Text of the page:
1.       synagōgē in Greek—means “gathering.” And that’s correct. Synagōgē originally referred to simply a gathering of people. “Place of gathering”(synagogue) partial first century and universal modern usage since 200 AD.

a.         "For Moses from ancient generations has in every city those who preach him, since he is read in the synagogues [Synagōgē] every Sabbath.”" (Acts 15:21)

b.        394 Synagogues, courts and schools in Jerusalem at the time of Jesus: “Three judges of civil law were in Jerusalem, Admon, Hanan, and Nahum. Said R. Pappa, “Who is the Tannaite authority who repeats, ‘Nahum’? It is R. Nathan, in accord with that which has been taught on Tannaite authority: R. Nathan says, ‘Also Nahum the Mede was among those who make decrees in Jerusalem,’ but sages did not concur with him.” And were there no others? Didn’t R. Phineas say R. Oshayya said, “There were three hundred ninety-four courts in Jerusalem, corresponding to the number of synagogues [Synagōgē] and the number of schoolhouses and the number of schools for scribes”? There were many more, to be sure, but we make reference in particular to judges of civil law. Said R. Judah said R. Assi, “The civil judges who were in Jerusalem would collect their salary of ninety-nine maneh from Temple funds. If they didn’t find that suitable, they would add to the salary.” “If they didn’t find that suitable”? So are we dealing with money grubbers? Rather: “If they didn’t find that sufficient,” they would give them more, even though they didn’t want it.” (Babylonian Talmud, b. Ketub. 13:1, I.2.A–3.C)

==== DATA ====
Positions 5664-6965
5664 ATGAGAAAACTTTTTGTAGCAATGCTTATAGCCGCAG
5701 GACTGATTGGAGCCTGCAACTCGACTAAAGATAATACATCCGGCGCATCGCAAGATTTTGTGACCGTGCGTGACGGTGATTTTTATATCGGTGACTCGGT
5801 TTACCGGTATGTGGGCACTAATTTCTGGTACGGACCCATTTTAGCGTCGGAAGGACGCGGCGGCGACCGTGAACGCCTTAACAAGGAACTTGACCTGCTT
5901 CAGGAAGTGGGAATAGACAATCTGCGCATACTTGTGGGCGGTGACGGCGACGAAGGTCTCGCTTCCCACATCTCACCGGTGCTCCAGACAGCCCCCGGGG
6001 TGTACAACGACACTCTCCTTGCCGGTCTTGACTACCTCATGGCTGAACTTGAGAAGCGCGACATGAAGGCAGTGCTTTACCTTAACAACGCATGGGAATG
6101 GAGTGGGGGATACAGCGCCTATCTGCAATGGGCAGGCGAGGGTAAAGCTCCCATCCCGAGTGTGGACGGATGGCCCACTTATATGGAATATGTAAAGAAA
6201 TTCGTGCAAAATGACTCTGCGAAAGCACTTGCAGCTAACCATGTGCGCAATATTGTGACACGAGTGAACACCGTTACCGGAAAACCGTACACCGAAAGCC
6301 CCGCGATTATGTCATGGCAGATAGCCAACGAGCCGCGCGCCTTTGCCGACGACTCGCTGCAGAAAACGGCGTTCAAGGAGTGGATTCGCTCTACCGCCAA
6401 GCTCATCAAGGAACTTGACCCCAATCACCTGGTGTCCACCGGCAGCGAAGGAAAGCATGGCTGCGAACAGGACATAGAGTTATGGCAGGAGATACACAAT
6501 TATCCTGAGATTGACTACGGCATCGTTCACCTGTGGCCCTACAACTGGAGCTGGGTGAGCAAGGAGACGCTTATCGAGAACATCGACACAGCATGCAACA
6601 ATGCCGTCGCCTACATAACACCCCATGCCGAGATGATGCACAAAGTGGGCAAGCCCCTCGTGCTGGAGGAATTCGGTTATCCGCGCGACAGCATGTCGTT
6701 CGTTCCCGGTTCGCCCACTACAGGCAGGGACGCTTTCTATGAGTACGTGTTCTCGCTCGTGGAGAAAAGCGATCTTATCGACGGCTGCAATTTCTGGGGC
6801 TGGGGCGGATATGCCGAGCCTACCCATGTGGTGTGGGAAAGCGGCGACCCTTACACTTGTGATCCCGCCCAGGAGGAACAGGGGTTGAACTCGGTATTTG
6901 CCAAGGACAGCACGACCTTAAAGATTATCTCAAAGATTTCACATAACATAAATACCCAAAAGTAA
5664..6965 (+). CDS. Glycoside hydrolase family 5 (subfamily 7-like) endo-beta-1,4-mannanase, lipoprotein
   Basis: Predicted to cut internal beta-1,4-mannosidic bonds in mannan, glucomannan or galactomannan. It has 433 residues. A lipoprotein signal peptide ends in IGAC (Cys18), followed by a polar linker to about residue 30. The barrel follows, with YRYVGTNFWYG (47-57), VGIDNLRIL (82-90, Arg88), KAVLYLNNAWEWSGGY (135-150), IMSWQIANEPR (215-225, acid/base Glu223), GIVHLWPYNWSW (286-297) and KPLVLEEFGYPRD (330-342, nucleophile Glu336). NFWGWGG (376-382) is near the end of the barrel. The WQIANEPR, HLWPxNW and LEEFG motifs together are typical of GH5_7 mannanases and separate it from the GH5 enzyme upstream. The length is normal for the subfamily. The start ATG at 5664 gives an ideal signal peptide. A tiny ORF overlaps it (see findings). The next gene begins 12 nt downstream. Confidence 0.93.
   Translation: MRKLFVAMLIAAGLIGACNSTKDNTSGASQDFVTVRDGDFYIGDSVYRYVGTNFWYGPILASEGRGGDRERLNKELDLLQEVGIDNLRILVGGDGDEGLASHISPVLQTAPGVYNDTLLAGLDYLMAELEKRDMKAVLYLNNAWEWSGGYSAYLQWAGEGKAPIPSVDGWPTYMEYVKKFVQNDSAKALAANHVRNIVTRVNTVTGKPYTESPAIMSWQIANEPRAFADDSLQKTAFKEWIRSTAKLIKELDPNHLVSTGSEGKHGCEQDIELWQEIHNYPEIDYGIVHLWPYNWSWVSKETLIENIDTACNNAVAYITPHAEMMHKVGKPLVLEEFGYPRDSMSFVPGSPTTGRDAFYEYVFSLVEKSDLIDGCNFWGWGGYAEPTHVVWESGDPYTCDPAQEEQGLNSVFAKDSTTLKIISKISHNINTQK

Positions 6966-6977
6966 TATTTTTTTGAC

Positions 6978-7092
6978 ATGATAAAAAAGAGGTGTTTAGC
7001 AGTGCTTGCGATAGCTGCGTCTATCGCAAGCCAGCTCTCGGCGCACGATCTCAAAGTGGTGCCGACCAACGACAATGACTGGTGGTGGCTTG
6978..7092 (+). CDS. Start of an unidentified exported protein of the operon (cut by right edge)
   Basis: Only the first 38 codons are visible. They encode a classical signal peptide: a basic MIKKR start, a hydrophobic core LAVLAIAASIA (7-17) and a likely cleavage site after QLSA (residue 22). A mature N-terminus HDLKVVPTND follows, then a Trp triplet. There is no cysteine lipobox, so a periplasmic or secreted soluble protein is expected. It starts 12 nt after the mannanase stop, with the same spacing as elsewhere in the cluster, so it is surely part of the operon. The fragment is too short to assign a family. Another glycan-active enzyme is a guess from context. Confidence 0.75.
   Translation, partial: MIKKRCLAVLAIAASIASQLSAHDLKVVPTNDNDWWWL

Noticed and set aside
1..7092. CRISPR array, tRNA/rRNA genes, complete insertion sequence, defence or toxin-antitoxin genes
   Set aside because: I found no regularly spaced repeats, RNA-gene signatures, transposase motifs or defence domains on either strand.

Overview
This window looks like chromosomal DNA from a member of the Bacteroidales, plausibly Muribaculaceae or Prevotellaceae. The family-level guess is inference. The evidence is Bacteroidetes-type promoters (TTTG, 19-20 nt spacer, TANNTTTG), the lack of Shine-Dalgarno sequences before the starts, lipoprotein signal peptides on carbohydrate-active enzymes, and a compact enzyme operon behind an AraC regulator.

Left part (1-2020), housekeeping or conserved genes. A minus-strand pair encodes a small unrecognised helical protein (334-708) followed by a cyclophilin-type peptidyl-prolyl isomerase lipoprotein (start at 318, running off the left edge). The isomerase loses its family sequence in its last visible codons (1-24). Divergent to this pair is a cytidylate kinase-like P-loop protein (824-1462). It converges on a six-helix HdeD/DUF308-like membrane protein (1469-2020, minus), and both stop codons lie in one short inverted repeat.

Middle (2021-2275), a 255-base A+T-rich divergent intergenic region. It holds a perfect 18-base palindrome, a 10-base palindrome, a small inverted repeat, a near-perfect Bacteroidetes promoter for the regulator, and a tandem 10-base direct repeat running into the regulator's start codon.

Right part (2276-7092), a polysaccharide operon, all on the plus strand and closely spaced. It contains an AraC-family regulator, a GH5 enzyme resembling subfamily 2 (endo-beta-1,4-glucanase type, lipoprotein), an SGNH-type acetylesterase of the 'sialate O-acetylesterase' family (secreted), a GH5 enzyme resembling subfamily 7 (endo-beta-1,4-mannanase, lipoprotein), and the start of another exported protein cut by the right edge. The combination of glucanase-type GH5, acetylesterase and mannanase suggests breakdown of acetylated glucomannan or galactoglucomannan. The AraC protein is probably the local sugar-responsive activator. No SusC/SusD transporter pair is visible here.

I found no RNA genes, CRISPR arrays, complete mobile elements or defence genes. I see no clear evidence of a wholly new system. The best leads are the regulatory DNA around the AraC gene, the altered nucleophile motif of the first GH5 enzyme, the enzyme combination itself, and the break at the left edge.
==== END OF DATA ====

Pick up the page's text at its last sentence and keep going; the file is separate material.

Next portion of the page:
2.       In time, like the church, the Jewish “place of prayer” [Proseucha] shifted from meaning a “gathering of PEOPLE who pray”, to a specific “PHYSICAL STRUCTURE where people came to pray”.

a.         This is analogous to the meaning of the word “church”—ekklēsia in Greek—really just means a gathering or assembly of people but in time came to refer to the physical church building to the exclusion of the people.

b.        Never in the New Testament is the word “church” used of a “church building” or ANY physical building or meeting place.

3.       In the New Testament “In church” or “Going to church” [ie. Going to the assembly] is a scriptural expression used explicitly by Apostle Paul:

a.         "For, in the first place, when you come together as a church [Literally “in church”, ie. In assembly], I hear that divisions exist among you; and in part I believe it." (1 Corinthians 11:18)

b.        "however, in the church I desire to speak five words with my mind so that I may instruct others also, rather than ten thousand words in a tongue." (1 Corinthians 14:19)

c.         "If they desire to learn anything, let them ask their own husbands at home; for it is improper for a woman to speak in church [ie. in the assembly, not in the church building]." (1 Corinthians 14:35)

4.       The church is a collective term that includes living and dead Christians and all Old Testament saints.

5.       While it is true that the New Testament never uses the word “church” in reference to a physical building, it is used in a special collective sense of gathering together for communion on the first day of the week.

a.         In other words, we are “in church Sunday morning at 11 AM”, but we ARE NOT “in church” when we are home or at work during the week.